As municipal design projects go, the effort to design a new bike route through Bristol is about as good as it gets. Paid for by state government, the process has been thorough and deliberate, with …
As municipal design projects go, the effort to design a new bike route through Bristol is about as good as it gets. Paid for by state government, the process has been thorough and deliberate, with outsized effort to get feedback from the public and from parties with vested interests.
Most impressive was the decision to pivot and incorporate a significant new concept late in the process. Rather than continuing to choose the single “best” route through downtown Bristol, the design team listened to the many people who have contributed ideas, including bikers who have navigated through downtown Bristol for years, and shifted to a bike “network” for the middle phase of the north-south journey.
The new concept means that between Thames Street and Ferry Road, bikers would have myriad options to navigate through the large grid of well-organized downtown streets — which is basically what they do now when biking through town. So why is this better?
It recognizes the variability in patterns, origins and destinations of bicyclists, but it also leads to improved safety at every downtown intersection, not just the few chosen along “the route.” Integral to the bike network would be a series of street markings and signs designed to make two-wheel travel safer for both the bikers and the motorists sharing the same space.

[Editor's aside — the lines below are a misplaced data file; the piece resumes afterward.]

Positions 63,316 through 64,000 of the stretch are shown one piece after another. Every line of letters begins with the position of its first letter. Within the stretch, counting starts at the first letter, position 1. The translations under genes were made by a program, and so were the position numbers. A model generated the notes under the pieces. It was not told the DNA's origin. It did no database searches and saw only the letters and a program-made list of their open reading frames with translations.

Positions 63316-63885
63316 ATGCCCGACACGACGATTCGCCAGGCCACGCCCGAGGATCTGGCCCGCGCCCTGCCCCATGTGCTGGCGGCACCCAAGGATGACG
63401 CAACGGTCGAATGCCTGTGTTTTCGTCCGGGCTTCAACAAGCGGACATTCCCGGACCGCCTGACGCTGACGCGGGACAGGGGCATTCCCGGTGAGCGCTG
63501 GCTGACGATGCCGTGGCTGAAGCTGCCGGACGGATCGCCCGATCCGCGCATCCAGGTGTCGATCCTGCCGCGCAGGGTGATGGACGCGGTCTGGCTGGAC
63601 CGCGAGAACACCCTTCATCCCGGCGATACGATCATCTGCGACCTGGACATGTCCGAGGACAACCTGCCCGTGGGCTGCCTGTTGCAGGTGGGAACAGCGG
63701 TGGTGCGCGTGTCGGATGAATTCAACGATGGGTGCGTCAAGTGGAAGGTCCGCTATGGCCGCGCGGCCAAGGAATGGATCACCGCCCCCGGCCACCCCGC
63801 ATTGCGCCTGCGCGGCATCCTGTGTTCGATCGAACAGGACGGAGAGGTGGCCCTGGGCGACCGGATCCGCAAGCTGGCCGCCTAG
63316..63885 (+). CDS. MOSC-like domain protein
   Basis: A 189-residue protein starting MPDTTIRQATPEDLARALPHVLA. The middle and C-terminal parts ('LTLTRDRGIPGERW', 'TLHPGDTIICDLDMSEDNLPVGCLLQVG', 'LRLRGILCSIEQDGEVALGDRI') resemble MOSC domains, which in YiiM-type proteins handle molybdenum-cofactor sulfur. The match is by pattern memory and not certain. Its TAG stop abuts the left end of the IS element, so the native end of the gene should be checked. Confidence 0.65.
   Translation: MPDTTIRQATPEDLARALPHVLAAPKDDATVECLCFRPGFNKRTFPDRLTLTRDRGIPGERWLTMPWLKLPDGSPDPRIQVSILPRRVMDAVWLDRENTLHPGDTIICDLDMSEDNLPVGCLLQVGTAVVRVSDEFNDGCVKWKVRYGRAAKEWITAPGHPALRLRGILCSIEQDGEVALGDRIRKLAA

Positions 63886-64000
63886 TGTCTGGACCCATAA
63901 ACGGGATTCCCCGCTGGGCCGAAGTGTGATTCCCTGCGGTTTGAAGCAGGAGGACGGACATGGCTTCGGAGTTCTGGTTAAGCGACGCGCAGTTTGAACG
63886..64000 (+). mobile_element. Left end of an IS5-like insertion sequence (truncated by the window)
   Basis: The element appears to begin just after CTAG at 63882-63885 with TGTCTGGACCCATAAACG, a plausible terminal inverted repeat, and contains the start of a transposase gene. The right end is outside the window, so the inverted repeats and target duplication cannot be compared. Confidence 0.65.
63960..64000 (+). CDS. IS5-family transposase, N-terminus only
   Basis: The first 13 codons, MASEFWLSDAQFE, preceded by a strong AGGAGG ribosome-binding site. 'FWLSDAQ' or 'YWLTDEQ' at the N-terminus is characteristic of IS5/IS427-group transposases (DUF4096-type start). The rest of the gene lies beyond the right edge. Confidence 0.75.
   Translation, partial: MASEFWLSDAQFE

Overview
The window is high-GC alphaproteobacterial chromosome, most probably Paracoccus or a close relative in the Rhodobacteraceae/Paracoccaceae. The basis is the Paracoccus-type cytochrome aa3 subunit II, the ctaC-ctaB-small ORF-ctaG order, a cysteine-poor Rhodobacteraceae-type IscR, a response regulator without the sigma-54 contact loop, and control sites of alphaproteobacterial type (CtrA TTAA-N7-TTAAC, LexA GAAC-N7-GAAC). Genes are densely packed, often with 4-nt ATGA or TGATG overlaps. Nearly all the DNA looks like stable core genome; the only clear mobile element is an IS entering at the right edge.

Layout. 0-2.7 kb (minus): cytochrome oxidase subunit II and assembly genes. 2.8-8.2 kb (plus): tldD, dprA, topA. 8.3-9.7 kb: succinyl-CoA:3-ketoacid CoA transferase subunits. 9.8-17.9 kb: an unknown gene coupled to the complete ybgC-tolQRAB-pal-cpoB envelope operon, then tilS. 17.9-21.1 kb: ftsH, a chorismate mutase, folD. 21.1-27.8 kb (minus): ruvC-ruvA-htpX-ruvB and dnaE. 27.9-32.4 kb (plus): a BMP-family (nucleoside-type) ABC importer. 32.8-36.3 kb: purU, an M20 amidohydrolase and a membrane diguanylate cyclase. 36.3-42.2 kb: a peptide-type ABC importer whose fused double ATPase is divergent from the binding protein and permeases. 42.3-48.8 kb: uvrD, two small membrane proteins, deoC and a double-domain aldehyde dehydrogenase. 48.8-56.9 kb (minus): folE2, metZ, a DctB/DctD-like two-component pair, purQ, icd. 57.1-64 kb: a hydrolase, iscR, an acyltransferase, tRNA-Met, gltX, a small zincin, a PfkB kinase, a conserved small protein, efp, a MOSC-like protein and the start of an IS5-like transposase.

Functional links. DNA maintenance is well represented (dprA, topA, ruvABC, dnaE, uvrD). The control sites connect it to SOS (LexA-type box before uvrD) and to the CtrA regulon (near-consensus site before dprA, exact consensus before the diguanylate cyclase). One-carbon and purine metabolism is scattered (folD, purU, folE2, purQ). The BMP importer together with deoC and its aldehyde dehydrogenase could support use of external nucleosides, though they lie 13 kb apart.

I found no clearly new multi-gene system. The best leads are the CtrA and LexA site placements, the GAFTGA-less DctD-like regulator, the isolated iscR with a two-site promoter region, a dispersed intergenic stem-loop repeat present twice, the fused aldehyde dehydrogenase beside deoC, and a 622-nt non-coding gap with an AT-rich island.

The best part is the foundation it would create for future bike “network” expansion east-west through town. So many of this town’s residents live on the east side of Metacom Avenue, which is a seemingly impenetrable barrier for anyone who considers biking or walking from their home to the beautiful downtown district, Bristol Harbor and the East Bay Bike Path. By building out the downtown safety infrastructure now, the town can take the first steps toward building safer routes from these dense but isolated population centers to the primary retail, dining, historic and waterfront district in this community.
Some residents have risen to challenge the bike route, circulating petitions and trying to get the whole project either moved out of their neighborhoods or shut down entirely. Hopefully decision-makers can see their way past the objections to envision a better path for Bristol — one with healthy and safe routes for pedestrians, bicyclists and motorists, embedded with economic vibrancy and appeal to both residents and visitors.